from the it's-not-all-russian-propaganda dept
It’s become sort of a common refrain among many that social media is only good for spreading misinformation and disinformation. I’ve even seen some people claim that social media is to blame for misinformation spreading about COVID-19. This is not to say that such information doesn’t exist, and isn’t being spread, but it ignores how much useful information is being spread as well. Indeed, nearly all of the accurate and more factual information I received concerning COVID-19 came via experts on Twitter, and generally anywhere from a week to nearly a month ahead of “official” reports. While I haven’t seen it officially stated anywhere, I have seen people say that those on Twitter were more likely to quickly embrace social distancing and lockdown, as compared to those not on Twitter.
So it didn’t come as much of a surprise to me to hear, on a recent episode of the Andreessen Horowitz (A16Z) podcast, a bunch of oncologists all say that the best information they were receiving was via Twitter. The entire episode is quite interesting — talking with Dr. Bobby Green from Flatiron Health, Dr. Sumit Shah from Stanford’s Cancer Center along with A16Z’s Vineeta Agarwala (who recently joined A16Z and I believe is still a physician at Stanford’s Cancer Center as well) — about how oncologists are dealing with their cancer patients in the midst of the COVID-19 pandemic. I’d recommend listening to the whole thing, but for the purposes of this post, I wanted to highlight just two short parts. The first one comes starting around 10 minutes in (and I think I’ve figured out whose voice is whose, so I believe the transcript here is accurate, though I wouldn’t guarantee it) where they discuss the importance of Twitter, starting with Dr. Green talking about crowdsourcing ideas.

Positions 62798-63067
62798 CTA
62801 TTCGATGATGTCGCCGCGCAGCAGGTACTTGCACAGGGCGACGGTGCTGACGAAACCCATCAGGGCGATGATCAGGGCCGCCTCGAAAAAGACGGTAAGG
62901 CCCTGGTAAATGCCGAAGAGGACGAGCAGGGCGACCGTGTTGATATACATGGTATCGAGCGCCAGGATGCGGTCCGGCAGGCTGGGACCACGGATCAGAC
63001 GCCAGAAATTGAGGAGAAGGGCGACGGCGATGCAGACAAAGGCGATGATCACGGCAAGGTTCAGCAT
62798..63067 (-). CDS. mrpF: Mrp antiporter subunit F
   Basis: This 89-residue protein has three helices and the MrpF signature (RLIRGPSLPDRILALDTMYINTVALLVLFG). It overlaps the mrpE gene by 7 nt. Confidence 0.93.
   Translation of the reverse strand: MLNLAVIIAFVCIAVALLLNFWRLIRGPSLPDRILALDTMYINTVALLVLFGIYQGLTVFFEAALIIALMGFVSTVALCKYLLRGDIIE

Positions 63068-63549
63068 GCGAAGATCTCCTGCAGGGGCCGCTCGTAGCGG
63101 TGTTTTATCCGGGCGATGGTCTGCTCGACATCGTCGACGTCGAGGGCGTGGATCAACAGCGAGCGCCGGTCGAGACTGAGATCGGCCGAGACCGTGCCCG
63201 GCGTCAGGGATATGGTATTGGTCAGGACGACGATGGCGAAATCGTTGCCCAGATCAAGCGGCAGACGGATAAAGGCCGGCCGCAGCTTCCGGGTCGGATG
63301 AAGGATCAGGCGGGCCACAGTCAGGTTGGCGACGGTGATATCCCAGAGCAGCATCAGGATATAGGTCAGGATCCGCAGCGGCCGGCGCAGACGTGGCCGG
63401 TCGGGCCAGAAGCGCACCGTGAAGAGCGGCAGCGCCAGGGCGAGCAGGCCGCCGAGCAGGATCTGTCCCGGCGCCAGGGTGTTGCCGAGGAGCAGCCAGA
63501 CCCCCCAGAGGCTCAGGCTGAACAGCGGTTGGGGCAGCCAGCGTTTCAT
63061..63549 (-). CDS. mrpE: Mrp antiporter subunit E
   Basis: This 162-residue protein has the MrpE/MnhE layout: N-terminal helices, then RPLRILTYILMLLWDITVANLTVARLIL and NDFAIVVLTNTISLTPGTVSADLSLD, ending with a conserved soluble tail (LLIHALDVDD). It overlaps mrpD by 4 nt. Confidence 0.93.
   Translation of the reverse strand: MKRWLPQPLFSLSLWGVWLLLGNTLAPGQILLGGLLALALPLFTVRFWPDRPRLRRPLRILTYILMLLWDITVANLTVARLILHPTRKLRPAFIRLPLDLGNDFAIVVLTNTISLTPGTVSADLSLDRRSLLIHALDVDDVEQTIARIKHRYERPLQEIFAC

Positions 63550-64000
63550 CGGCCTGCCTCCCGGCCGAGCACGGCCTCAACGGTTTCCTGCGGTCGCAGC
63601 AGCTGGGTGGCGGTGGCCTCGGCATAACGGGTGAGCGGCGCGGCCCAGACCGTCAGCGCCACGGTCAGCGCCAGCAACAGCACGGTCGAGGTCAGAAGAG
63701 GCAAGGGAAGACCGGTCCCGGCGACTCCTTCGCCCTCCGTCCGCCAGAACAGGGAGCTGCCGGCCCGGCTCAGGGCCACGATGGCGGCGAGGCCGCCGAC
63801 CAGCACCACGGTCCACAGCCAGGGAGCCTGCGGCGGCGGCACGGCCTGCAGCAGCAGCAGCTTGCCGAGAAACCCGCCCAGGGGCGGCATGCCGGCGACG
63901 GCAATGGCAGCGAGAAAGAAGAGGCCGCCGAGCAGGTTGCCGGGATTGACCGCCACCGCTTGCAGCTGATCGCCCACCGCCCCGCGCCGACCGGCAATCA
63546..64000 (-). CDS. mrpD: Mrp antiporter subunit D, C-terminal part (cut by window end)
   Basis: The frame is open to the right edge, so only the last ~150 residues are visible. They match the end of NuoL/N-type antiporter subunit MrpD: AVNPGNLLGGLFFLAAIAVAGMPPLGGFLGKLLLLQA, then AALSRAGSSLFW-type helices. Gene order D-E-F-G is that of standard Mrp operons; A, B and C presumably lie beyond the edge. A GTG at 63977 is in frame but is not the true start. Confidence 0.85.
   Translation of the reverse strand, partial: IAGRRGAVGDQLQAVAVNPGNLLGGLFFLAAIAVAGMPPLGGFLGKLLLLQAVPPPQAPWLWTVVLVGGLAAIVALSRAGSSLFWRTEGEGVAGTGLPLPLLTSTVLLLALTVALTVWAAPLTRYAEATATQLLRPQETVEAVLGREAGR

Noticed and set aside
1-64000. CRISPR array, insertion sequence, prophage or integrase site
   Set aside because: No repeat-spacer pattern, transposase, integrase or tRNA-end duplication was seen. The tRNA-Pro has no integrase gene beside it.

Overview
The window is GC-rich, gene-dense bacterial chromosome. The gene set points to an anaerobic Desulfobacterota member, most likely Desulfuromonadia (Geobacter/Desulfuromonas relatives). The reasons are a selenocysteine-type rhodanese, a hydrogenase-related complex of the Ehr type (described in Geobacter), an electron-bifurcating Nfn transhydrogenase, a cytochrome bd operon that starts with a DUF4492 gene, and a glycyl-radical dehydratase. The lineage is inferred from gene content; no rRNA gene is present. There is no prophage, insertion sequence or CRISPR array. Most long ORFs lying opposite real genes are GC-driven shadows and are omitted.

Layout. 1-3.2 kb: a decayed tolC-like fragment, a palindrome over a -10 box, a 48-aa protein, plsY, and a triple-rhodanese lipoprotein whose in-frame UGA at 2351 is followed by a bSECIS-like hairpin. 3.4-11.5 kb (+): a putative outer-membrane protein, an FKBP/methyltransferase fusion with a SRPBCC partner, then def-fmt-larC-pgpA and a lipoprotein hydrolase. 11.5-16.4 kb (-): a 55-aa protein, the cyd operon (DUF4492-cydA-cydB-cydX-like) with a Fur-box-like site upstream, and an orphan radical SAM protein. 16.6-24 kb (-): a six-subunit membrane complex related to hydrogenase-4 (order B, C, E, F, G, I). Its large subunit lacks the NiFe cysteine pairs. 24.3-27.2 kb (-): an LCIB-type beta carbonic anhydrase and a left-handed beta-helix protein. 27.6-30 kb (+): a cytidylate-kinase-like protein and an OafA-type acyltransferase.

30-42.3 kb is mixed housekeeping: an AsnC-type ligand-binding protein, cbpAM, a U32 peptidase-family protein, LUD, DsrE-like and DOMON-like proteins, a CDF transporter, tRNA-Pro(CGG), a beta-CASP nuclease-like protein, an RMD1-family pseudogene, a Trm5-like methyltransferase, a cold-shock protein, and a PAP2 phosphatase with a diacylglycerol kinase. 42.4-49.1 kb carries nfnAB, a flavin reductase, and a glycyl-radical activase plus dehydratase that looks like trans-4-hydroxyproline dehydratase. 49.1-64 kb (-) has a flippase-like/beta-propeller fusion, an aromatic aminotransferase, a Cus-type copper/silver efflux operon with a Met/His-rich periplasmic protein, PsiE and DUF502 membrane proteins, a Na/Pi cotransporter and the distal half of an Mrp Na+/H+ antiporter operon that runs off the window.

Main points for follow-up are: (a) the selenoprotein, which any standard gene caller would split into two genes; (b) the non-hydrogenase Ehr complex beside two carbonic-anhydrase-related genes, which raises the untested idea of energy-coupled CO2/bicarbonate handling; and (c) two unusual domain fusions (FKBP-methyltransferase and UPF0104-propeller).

Agarwala: Who is the group that you’re able to engage in real time on such difficult decisions on individual patients?
Green: Well, Vineeta, as one of my seven Twitter followers, you may have seen that I [laughs]…
Agarwala: I saw that you crowdsourced that! Well done…
Green: Yeah, I crowdsourced an early-stage lung cancer question today. We have a multi-disciplinary lung tumor board, Vineeta, where these questions have come up. A lot of curbsiding other docs. That’s been my experience. I think what’s really interesting about the problems we’re facing is that there’s sort of the art and the science of medicine. This is one of those circumstances where the art of medicine and judgment and how to apply knowledge about data to great areas of uncertainty, really comes into play. And it’s been intellectually challenging to do so.
Agarwala: I’m glad you brought up Twitter. Is that a viable tool for you guys for crowdsourcing for even anecdotal data, advice, decision-making in this area?
Green: I’ve personally found the discussions on Twitter about this to be really helpful and really informative. So, to me, yes. You have to be a little more general than you would like to be for PHI [Protect Health Information] reasons, obviously, but I find it very useful.
Shah: I actually think that Twitter is the best source of medical information right now. The majority of the data I’m receiving, I”m actually receiving in real-time from my Twitter feed as opposed to waiting for publications to come out. So it’s actually been very, very helpful to have access to Twitter, and it’s been a tremendous communication tool for experts around the country and the world in general.
I believe this is the “crowdsourcing” tweet that Dr. Green was referring to:
— Bobby Green (@pbcancerdoc) March 27, 2020
It looks like six oncologists from around the world quickly responded to him. It’s kind of amazing to see that in practice.
The second mention of Twitter in the podcast is briefer and comes towards the end. They’re discussing how they’re handling clinical trials for various cancer treatments and whether or not they can or should continue, and Dr. Shah notes:
We are doing an international cancer registry right now on patients with coronavirus. And this was an effort that was largely led through Twitter actually, by recruiting other physicians from other institutions, to capture all this data.
As I said, the whole podcast is quite worth listening to, covering just how oncologists are dealing with treating cancer patients in the midst of a pandemic — but I find it especially fascinating to see just how helpful Twitter has apparently been to them, even as we still keep hearing people insisting that Twitter and other social media is nothing but misinformation.